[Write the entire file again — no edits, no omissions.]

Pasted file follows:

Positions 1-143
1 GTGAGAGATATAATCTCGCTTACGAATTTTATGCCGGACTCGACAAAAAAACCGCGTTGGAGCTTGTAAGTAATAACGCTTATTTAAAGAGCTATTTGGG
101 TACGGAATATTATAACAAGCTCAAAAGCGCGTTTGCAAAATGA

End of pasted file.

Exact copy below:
Positions 1-143
1 GTGAGAGATATAATCTCGCTTACGAATTTTATGCCGGACTCGACAAAAAAACCGCGTTGGAGCTTGTAAGTAATAACGCTTATTTAAAGAGCTATTTGGG
101 TACGGAATATTATAACAAGCTCAAAAGCGCGTTTGCAAAATGA